Someone in the media gets it
As I (and many other people) pointed out the night of President Obama’s speech, the war in Iraq is not over, despite the fanfare on the cable news networks. At least one news outlet is not accepting the “end of combat operations” uncritically. Tom Kent, standards editor for the Associated Press, said this in a memo to staff:
To begin with, combat in Iraq is not over, and we should not uncritically repeat suggestions that it is, even if they come from senior officials. The situation on the ground in Iraq is no different today than it has been for some months. Iraqi security forces are still fighting Sunni and al-Qaida insurgents. Many Iraqis remain very concerned for their country’s future despite a dramatic improvement in security, the economy and living conditions in many areas.
As for U.S. involvement, it also goes too far to say that the U.S. part in the conflict in Iraq is over. President Obama said Monday night that “the American combat mission in Iraq has ended. Operation Iraqi Freedom is over, and the Iraqi people now have lead responsibility for the security of their country.”
However, 50,000 American troops remain in country. Our own reporting on the ground confirms that some of these troops, especially some 4,500 special operations forces, continue to be directly engaged in military operations. These troops are accompanying Iraqi soldiers into battle with militant groups and may well fire and be fired on.
In addition, although administration spokesmen say we are now at the tail end of American involvement and all troops will be gone by the end of 2011, there is no guarantee that this will be the case.
This is a stark contrast to the bells and whistles Glenn Greenwald chronicles in his blog post about the AP memo.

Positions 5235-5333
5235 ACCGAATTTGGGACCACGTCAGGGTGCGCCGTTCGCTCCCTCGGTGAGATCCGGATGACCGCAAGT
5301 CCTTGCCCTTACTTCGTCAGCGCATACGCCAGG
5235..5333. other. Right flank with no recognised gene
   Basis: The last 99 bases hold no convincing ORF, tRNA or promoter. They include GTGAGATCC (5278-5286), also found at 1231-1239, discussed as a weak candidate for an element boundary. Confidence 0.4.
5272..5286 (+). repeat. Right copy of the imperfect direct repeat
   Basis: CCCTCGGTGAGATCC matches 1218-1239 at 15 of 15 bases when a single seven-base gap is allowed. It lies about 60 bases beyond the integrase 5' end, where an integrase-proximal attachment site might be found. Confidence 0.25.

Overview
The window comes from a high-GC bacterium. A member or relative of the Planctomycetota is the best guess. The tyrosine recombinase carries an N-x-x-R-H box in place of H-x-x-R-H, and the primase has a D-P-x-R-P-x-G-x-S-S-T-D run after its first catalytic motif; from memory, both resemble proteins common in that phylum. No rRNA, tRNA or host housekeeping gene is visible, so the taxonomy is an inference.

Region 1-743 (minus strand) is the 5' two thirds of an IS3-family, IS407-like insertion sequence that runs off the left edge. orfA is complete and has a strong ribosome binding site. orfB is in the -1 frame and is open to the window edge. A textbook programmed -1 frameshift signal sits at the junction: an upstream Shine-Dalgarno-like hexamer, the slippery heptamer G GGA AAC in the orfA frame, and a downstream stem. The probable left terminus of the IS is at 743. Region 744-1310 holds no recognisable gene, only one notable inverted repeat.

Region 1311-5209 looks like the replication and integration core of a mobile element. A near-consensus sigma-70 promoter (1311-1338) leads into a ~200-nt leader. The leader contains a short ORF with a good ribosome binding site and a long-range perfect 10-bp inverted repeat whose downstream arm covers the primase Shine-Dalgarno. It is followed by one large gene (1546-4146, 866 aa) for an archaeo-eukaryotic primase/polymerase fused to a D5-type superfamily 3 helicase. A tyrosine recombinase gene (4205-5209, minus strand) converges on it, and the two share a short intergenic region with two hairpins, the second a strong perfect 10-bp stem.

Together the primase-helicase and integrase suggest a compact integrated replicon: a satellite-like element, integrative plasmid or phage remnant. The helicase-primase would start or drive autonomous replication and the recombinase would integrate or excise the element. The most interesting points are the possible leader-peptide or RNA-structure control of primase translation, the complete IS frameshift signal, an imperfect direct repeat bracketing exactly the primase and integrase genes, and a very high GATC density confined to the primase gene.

On August 18, NBC News anchor Brian Williams began his broadcast — shown live to West Coast viewers, something done only for very significant occasions — by excitedly declaring: “It’s gone on longer than the Civil War, longer than World War II. And tonight, U.S. combat troops have pulled out of Iraq.” He immediately called in Chief Foreign Correspondent Richard Engel, who was exclusively embedded with the 4th Stryker Brigade. Engel excitedly announced that “the last American combat troops rolled” into Kuwait just moments ago.
We were then treated to grainy video of the khaki-dressed Engel “rolling out” with the Brigade, interviews with American soldiers describing what a historic event this was, all while the “NBC NEWS EXCLUSIVE” logo was plastered on the screen — quite reminiscent of the embedded media coverage that glorified the invasion itself. Even Williams noted the similarity: “We watched the invasion happen on live television thanks to, at the time, some brand new and exclusive technology. Well, tonight again we have watched the pullout of combat troops the same way.” At the end of the 7-minute segment, Williams heaped praise on Engel, whom he hailed as “our own young veteran of this conflict,” for this “astounding bit of reporting.”
I’m encouraged that AP acknowledges the reality of this milestone and it’s important that we all keep a critical eye on the war in Iraq and ensure that we see a real withdrawal of troops and private contractors that is worthy of celebrating.